• DontLikeTheSocialistObama Dec 16, 2008

    The WCPSS has been asked numerous times to show the data and statistics that show that socio-economic (race) based busing improves the performance of the students who are bused. WCPSS has never produced the data and statistics that back up their claim. Makes one think that the data and statistics doesn't exist if WCPSS can't produce it.

  • howdiditgettothis Dec 16, 2008

    I work part time so that I DO NOT have to put up with WCPSS idiotic ideas. It is worth it to me to give up several evenings a week to avoid the drama that these elected idiots dream up.

    I am choosing to send my children to a private school where the FOCUS IS ON EDUCATING the children ---- not riding them around 2 hours a day for the sake of political "correctness." (and who's idea of political correctness is it anyway?).

    If the parents who had these children made better choices in THEIR life, instead of waiting on the government to shore them up, then our country wouldn't be in the mess that it's in.

  • bs101fly Dec 16, 2008

    "Why do citizens of Wake County keep on electing these people?"
    Because the parents/voters are clueless as a whole!

    Whoopie, so 1,000 drop off FOR NOW. Still moving 25,000+ of YOUR children in the next THREE years! Those CEM gripe sessions didn't accomplish much did they. UNLESS you're one of the elite 1,000. But don't get too comfy and think it's over for you.
    If the Supreme Court sides with the school system 25,000 will seem like track out time for track 3! That # will triple!!!!

    Think I'm kidding, ask Chuck!

  • Deep Thought Dec 16, 2008

    The whole mess is a train wreck. Why do citizens of Wake County keep on electing these people?

  • Tawny Dec 16, 2008

    Research supports that a diverse school system leads to enhanced student achievement and increased graduation rates. WCPSS's economic diversity plan happens to be one of the best strategies, of all school systems within this country, to achieve racial balancing.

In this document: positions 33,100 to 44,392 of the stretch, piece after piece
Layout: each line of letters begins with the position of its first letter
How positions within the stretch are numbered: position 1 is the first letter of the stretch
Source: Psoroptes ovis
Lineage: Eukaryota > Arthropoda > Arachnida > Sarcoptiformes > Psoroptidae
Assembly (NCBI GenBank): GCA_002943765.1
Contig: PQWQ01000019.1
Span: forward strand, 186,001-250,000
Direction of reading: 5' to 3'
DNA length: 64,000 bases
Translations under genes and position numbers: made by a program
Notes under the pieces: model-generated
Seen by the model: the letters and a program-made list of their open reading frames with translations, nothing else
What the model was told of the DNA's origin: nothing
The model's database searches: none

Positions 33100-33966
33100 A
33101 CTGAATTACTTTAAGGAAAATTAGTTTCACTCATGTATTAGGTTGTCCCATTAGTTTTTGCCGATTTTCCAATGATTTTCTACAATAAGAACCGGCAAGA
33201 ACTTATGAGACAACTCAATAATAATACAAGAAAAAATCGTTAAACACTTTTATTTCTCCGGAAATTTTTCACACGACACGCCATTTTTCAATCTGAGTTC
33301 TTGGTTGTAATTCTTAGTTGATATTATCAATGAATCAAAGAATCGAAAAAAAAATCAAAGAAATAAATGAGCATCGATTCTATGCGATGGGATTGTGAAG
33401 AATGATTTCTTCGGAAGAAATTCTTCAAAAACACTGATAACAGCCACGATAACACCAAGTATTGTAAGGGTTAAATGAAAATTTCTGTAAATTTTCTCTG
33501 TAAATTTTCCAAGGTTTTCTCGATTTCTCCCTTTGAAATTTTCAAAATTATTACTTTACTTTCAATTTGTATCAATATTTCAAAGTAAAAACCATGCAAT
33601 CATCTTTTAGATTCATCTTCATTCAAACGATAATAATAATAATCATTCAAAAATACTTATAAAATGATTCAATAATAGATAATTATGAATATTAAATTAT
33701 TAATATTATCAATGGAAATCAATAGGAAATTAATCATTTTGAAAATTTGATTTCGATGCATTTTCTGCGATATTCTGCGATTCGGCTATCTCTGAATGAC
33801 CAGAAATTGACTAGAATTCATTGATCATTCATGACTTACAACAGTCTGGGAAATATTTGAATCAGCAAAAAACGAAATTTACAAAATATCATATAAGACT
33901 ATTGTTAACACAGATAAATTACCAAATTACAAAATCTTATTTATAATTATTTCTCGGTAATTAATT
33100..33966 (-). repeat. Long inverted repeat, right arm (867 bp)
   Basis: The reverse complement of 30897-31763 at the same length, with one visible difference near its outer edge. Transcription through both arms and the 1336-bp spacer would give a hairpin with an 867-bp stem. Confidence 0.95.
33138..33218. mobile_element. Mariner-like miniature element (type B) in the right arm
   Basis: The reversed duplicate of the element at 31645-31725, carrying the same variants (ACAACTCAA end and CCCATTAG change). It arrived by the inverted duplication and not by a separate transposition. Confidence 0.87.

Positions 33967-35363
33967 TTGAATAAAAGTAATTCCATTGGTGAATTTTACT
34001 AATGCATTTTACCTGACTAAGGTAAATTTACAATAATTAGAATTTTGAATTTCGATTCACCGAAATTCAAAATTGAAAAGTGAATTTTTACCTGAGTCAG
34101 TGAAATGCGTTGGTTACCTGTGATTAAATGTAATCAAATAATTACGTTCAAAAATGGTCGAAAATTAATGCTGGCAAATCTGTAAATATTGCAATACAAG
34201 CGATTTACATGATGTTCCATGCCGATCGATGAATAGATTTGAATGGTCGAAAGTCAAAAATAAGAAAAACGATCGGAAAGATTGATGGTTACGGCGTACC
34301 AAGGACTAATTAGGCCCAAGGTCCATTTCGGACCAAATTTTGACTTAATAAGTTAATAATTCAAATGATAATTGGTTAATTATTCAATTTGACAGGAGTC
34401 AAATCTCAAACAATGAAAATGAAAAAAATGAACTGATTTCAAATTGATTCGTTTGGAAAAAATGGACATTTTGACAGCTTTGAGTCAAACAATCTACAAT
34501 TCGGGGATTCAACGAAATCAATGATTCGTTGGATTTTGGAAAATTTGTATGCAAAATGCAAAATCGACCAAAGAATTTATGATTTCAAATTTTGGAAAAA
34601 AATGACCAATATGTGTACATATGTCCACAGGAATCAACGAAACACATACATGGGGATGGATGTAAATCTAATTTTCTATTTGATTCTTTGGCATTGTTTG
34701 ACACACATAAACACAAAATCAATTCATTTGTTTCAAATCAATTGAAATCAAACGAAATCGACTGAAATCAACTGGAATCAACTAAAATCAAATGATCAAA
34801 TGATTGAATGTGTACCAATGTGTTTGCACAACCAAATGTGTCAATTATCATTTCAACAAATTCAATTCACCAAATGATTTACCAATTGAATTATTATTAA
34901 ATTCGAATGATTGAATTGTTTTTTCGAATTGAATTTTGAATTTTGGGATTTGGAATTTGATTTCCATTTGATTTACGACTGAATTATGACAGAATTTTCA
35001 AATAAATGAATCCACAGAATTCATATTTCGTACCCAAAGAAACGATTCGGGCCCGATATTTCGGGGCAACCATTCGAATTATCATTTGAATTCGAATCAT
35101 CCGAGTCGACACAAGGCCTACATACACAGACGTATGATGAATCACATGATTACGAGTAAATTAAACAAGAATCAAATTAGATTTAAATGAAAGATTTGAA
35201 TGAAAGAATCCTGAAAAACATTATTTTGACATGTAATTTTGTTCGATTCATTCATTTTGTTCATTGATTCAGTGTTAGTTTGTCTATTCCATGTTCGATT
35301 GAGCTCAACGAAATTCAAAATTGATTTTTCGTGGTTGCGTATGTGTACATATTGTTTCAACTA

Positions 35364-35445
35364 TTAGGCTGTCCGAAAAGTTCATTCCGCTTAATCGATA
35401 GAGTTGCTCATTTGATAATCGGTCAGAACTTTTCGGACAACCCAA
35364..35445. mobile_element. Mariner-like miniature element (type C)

Wake County is this country's 19th largest system. When students achieve academically within our county's school system, they are competitive in any university within this nation.

  • Student Nurse Dec 16, 2008

    Middle Road, the article says we will get a letter by MID-MAY if our child is affected. I know I am thrilled to have to wait and see if mine will get to stay at his 3rd elementary school in Wake County, or go to his 4th. All by age 7, mind you.

  • WRALblows Dec 16, 2008

    "Is economic diversity really worth that much"

    No. It is a social "feel good" for those who want to call themselves powerful leaders. It achieves little or nothing aside from their personal gloating that they've beaten the US Supreme Court ruling against racial balancing. At a huge cost to the taxpayer. That said, it will continue another decade because logical, rational people don't want the sad stigma attached to being on a NC school board. It will always be full of agendas.

  • Middle Road Dec 16, 2008

    IF it were correct, Wake County should stand itsground. But it's not. Spreading low-income kids around creates mediocrity rather than actually getting them the help they need. It's not good for anyone, rich or poor. It's time to rethink a 60s-era solution to problems in 21 century education.